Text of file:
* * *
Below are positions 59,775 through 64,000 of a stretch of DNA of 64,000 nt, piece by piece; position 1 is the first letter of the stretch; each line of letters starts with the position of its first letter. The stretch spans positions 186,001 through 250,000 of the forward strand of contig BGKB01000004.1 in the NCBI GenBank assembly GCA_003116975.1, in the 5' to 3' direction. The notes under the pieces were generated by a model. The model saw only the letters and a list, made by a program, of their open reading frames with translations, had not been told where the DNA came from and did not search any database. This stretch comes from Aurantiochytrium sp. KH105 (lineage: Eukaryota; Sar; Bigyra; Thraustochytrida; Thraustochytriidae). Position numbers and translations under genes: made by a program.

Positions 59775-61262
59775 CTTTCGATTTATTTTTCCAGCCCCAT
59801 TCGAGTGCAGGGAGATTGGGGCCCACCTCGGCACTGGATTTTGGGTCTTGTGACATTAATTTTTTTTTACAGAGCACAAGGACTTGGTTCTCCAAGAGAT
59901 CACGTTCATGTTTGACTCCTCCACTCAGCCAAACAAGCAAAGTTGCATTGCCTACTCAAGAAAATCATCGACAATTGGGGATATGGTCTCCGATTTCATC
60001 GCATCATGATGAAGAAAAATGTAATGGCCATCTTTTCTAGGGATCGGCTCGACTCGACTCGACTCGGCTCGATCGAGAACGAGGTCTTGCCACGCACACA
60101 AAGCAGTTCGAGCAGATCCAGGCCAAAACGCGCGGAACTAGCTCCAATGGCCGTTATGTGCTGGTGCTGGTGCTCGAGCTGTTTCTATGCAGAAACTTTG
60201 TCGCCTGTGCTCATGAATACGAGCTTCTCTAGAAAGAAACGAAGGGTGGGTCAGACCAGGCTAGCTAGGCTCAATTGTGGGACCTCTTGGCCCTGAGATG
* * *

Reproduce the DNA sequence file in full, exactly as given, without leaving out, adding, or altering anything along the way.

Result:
Below are positions 59,775 through 64,000 of a stretch of DNA of 64,000 nt, piece by piece; position 1 is the first letter of the stretch; each line of letters starts with the position of its first letter. The stretch spans positions 186,001 through 250,000 of the forward strand of contig BGKB01000004.1 in the NCBI GenBank assembly GCA_003116975.1, in the 5' to 3' direction. The notes under the pieces were generated by a model. The model saw only the letters and a list, made by a program, of their open reading frames with translations, had not been told where the DNA came from and did not search any database. This stretch comes from Aurantiochytrium sp. KH105 (lineage: Eukaryota; Sar; Bigyra; Thraustochytrida; Thraustochytriidae). Position numbers and translations under genes: made by a program.

Positions 59775-61262
59775 CTTTCGATTTATTTTTCCAGCCCCAT
59801 TCGAGTGCAGGGAGATTGGGGCCCACCTCGGCACTGGATTTTGGGTCTTGTGACATTAATTTTTTTTTACAGAGCACAAGGACTTGGTTCTCCAAGAGAT
59901 CACGTTCATGTTTGACTCCTCCACTCAGCCAAACAAGCAAAGTTGCATTGCCTACTCAAGAAAATCATCGACAATTGGGGATATGGTCTCCGATTTCATC
60001 GCATCATGATGAAGAAAAATGTAATGGCCATCTTTTCTAGGGATCGGCTCGACTCGACTCGACTCGGCTCGATCGAGAACGAGGTCTTGCCACGCACACA
60101 AAGCAGTTCGAGCAGATCCAGGCCAAAACGCGCGGAACTAGCTCCAATGGCCGTTATGTGCTGGTGCTGGTGCTCGAGCTGTTTCTATGCAGAAACTTTG
60201 TCGCCTGTGCTCATGAATACGAGCTTCTCTAGAAAGAAACGAAGGGTGGGTCAGACCAGGCTAGCTAGGCTCAATTGTGGGACCTCTTGGCCCTGAGATG